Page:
We’ve all heard stories about medical practices whose productivity crashed when they brought an EMR on board, for reasons that range from workflow problems to training gaps to problems with a wonky system.  But if the following study is right, there’s reason to hope that health IT will actually improve productivity over time, according to a story in Medical Practice Insider.

According to research published in journal Health Affairs, physicians with health IT on board will be able to serve about 8 percent to 15 percent more patients than they could without health IT tools. And in practices where doctors have higher levels of EMR or portal adoption, the spike could be higher, according to the research, whose team includes former national coordinator David Blumenthal.

Meanwhile, practices that adopt emerging technologies such as remote care could allow doctors to perform 5 to 10 percent of care to patients outside of the office visit, and 5 to 15 percent of care could be performed asynchronously, reports Medical Practice Insider.

Another study cited by the article, done by the National Center for Health Statistics, notes that EMRs can offer varied clinical and financial benefits, such as greater availability of patient records at the point of care. And adjunct tools like e-prescribing capabilities and the ability to retrieve lab results can save time and effort, the NCHS study concludes.

These studies are encouraging, but they don’t say much about how practices can manage the workflow problems that keep them from realizing these results. While I have little doubt that health IT can increase productivity in medical practices, it’s not going to happen quickly for most.  By all means, assume your medical practice will eventually leverage health IT successfully, but it won’t happen overnight.

P.S. In the mean time, take a look at this list of factors in creating satisfied EMR users. It might help you speed up the day when productivity climbs.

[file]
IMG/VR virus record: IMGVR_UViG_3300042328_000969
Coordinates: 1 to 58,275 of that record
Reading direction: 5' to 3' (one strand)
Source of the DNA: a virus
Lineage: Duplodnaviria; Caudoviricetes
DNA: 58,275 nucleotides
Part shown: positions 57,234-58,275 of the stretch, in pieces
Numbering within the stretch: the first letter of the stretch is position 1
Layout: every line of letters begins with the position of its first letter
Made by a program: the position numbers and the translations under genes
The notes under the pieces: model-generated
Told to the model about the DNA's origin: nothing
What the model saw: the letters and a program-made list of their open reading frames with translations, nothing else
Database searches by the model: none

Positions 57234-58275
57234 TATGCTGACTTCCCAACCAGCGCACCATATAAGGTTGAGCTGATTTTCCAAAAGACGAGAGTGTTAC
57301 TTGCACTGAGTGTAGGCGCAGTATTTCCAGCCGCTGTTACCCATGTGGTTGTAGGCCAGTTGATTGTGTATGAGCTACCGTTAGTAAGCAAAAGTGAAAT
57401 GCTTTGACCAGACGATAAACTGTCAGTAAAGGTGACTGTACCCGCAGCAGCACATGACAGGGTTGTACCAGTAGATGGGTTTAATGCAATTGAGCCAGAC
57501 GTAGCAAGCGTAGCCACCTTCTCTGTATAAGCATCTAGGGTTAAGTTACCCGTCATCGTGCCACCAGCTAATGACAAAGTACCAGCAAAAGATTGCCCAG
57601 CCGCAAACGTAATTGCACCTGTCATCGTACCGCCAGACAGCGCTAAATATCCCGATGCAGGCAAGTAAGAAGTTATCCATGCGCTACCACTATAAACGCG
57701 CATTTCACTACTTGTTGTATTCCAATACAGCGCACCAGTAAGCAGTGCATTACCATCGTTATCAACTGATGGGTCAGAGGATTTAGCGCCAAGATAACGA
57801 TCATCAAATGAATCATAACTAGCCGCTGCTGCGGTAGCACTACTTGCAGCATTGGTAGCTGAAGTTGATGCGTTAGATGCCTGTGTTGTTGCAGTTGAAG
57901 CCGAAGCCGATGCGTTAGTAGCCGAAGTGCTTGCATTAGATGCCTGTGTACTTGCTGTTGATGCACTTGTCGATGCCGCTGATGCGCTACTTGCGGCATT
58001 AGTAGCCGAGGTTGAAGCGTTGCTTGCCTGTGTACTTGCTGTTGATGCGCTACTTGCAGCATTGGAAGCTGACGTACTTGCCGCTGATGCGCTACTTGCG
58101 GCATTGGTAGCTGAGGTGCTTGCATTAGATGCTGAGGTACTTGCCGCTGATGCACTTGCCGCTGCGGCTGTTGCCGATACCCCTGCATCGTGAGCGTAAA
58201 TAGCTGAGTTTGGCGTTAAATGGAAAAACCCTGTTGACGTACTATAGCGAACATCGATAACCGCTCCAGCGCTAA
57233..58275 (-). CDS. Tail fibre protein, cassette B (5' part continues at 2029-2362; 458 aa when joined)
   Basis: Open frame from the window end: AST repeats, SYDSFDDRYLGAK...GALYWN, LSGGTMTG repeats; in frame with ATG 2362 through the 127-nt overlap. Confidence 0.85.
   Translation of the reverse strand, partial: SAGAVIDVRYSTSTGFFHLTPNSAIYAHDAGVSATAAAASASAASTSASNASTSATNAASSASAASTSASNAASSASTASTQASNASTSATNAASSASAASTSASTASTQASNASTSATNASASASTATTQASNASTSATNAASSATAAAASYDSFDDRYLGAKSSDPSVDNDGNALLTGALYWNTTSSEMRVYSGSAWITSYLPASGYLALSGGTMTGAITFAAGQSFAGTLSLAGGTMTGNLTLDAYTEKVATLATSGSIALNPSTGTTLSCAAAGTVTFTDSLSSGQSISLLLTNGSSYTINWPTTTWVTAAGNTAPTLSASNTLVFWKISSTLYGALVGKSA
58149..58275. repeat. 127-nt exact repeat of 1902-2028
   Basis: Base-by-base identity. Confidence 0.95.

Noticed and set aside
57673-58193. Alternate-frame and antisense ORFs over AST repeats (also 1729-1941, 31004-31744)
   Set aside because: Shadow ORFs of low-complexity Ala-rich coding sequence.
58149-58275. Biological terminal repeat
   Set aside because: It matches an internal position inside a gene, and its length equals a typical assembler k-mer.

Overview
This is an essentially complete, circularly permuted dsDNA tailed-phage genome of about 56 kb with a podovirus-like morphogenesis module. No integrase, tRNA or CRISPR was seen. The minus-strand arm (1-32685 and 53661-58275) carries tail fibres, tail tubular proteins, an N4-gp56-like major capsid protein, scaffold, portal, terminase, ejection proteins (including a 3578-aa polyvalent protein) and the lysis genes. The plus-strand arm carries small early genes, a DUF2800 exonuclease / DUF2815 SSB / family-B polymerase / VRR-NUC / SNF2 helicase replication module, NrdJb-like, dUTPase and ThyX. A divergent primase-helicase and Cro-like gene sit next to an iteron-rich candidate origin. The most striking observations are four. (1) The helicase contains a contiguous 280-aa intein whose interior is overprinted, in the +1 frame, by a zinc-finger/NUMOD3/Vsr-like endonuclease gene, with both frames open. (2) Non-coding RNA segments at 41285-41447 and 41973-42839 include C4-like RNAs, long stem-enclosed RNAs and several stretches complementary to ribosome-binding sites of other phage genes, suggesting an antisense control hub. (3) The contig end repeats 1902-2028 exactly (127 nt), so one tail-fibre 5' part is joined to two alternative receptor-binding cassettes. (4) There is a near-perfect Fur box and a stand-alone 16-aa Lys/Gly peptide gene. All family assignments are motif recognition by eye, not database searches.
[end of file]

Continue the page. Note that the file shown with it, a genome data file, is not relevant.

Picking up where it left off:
Happy Veteran’s Day

Posted on I Written By

John Lynn is the Founder of the HealthcareScene.com blog network which currently consists of 10 blogs containing over 8000 articles with John having written over 4000 of the articles himself. These EMR and Healthcare IT related articles have been viewed over 16 million times. John also manages Healthcare IT Central and Healthcare IT Today, the leading career Health IT job board and blog. John is co-founder of InfluentialNetworks.com and Physia.com. John is highly involved in social media, and in addition to his blogs can also be found on Twitter: @techguy and @ehrandhit and LinkedIn.

I think my emotions for this day are running at an all time high. My brother is deployed right now and so it really hits home thinking about the sacrifices that he and many before him go through to make sure that we still get to enjoy the many freedoms we have to enjoy.

I was recently reading through some of the stories from people who were in the midst of the World Wars. It’s really brutal to hear how many people died just living their normal lives. Not to mention the fears and other deprivations they went through during the war. Hopefully when you go to the store tomorrow or stop by a restaurant to get something to eat you’ll take a second to think about what a blessing it is that we can do that whenever we want. I know I’ll be doing the same.

The US is far from perfect, but it sure is a wonderful place to live. I feel blessed to live here where a little guy in Las Vegas can start a blog about EMR and provide for his family doing so. Pretty amazing really.

How Telehealth Connects Patients Healthcare Professionals Infographic

Posted on November 8, 2013 I Written By

John Lynn is the Founder of the HealthcareScene.com blog network which currently consists of 10 blogs containing over 8000 articles with John having written over 4000 of the articles himself. These EMR and Healthcare IT related articles have been viewed over 16 million times. John also manages Healthcare IT Central and Healthcare IT Today, the leading career Health IT job board and blog. John is co-founder of InfluentialNetworks.com and Physia.com. John is highly involved in social media, and in addition to his blogs can also be found on Twitter: @techguy and @ehrandhit and LinkedIn.

How Telehealth Connects Patients Healthcare Professionals Infographic